The Surprising Secret to Connecting with Students

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Many adults think the big idea is to stay hip, cool, relevant, and in touch with culture. While all of these are good, they’re not the key to winning the hearts of students if you are an adult.

As I interact with thousands of faculty, coaches, youth pastors and parents each year, I hear a lot about what adults think is the “key” to relating to young people. Most of their ideas are noble—but much of the time, they are missing what’s most important to the students themselves

Many adults think the big idea is to stay hip. Cool. Relevant. In touch with culture. While all of these are good, they’re not the key to winning the hearts of students if you are an adult.  I have a term for parents and teachers whose aim is to stay cool and close to students.. I call it: Karaoke Parents. Karaoke Teachers. Just like at the karaoke bar, these people want to sound like their kids, dress like their kids, talk like their kids…they want to be a buddy to their kids. We hide behind the excuse that if we’ll do this—we will stay close.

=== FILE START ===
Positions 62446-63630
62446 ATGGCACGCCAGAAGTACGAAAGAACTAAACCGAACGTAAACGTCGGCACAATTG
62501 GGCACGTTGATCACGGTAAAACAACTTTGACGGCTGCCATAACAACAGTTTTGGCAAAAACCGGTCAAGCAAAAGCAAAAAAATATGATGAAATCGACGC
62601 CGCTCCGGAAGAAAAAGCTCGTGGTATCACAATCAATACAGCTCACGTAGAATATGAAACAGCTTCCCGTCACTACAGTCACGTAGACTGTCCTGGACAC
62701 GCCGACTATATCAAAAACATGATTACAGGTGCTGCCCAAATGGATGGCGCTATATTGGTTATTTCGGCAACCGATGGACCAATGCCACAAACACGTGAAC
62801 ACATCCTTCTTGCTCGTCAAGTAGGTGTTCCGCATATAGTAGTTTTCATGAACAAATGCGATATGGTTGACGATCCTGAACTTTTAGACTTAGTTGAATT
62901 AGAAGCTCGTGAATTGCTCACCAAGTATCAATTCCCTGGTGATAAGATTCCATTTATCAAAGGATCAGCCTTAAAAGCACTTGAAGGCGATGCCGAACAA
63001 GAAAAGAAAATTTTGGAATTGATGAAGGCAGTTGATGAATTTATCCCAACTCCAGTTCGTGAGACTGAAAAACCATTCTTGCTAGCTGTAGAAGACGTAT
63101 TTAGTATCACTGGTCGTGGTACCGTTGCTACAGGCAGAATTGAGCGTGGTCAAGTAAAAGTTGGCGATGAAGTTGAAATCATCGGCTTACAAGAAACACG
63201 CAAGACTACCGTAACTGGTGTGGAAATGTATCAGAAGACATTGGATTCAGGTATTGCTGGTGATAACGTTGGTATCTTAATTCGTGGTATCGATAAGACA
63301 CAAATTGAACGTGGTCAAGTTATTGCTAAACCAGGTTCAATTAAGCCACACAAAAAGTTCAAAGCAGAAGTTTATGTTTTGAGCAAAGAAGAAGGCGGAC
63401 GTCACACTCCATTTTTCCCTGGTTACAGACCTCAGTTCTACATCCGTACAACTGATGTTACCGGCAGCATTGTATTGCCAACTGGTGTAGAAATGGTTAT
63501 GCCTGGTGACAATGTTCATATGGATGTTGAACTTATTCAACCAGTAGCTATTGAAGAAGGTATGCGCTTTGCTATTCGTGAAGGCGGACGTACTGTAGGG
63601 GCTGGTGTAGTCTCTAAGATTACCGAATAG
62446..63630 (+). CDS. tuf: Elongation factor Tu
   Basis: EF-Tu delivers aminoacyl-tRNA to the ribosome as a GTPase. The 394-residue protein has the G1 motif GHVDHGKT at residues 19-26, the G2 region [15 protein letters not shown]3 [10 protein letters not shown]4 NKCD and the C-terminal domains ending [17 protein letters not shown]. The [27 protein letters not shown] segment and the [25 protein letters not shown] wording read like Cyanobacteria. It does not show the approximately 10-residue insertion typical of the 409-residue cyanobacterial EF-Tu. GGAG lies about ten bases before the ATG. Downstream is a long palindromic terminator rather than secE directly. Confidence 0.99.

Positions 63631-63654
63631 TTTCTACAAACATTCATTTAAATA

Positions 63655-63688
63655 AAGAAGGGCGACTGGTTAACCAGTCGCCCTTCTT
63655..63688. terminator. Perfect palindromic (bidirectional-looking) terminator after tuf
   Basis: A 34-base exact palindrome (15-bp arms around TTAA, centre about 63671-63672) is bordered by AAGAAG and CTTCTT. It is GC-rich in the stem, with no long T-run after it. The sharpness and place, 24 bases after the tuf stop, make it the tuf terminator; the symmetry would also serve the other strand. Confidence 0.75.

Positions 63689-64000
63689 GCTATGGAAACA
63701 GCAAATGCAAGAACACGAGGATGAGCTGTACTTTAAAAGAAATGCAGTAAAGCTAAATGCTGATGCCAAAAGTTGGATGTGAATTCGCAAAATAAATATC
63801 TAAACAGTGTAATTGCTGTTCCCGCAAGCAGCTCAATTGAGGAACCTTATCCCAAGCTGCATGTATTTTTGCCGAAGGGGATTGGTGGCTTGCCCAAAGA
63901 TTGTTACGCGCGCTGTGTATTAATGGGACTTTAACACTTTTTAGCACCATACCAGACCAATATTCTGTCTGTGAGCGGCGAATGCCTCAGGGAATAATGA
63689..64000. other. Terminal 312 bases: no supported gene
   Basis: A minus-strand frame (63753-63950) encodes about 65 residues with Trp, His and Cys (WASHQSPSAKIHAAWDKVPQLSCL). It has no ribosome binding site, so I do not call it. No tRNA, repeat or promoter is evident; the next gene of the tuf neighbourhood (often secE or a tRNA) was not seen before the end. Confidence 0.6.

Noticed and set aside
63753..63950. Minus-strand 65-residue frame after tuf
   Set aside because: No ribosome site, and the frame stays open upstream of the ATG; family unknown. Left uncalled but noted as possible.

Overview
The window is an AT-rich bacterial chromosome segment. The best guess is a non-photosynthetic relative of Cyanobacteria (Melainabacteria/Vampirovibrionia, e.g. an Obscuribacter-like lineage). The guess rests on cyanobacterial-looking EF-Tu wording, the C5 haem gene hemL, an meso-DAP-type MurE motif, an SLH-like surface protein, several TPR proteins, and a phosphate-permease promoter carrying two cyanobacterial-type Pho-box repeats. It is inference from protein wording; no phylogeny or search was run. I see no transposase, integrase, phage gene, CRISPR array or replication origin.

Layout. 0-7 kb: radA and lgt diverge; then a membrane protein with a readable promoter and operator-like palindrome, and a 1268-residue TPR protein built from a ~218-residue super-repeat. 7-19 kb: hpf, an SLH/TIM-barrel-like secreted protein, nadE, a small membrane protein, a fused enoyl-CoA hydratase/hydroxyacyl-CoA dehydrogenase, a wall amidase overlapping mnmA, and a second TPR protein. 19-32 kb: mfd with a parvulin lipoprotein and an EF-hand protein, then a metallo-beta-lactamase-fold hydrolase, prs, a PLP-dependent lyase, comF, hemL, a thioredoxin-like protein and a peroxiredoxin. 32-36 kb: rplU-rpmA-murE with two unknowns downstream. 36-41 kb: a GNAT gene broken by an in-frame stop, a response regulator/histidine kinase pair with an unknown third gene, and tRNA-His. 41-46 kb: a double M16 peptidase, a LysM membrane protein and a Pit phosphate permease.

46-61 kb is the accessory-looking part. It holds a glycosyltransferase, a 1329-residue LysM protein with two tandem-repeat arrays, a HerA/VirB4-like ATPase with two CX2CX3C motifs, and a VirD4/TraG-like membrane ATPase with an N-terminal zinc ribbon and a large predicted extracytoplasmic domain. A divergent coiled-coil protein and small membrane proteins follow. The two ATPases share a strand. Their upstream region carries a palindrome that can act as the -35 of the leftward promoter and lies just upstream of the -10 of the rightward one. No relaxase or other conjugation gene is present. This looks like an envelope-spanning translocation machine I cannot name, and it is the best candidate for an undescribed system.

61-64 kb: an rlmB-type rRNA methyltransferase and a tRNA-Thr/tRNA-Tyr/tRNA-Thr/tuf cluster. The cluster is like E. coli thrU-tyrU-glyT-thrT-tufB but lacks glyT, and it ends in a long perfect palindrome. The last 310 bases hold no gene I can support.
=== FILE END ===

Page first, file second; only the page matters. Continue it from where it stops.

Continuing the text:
Today—let me offer some reasons why I think we do this. Do any sound familiar? 

1. We want to be liked.

What parent doesn’t hunger to have their kids want to spend time with them? We all desire to be like by our kids; we have a natural desire to be wanted and needed by them.

2. Our culture pushes us to stay hip.

We see ads everywhere aimed at adults to stay young (Forever 21) and cool. I just read about a mother who spent $10,000 on cosmetic surgery to look like daughter.

3. We are afraid we won’t stay connected with our kids.

We want to be the cool teacher, youth worker or parent who’s liked by our kid’s friends. This means that we’ve not lost our relevance. We don’t want to lose touch.

4. We have an emotional need to be filled.

At times, it’s our own need that drives us. We need attention from others; we need to be popular; we need strokes. We have emotional deficits and need affirmation.

5. We want to stay close to keep them safe.

We are afraid to let our kids out of our sight. Perhaps we’ve failed to prepare them for the world. We’re so afraid of losing them, we are fear-based in our behavior.

6. We don’t want to embrace our own aging process.

Finally, aging is connected to slowing down; boring and snoring; drooping and stooping. We don’t want to admit this is happening so we work to stay young.

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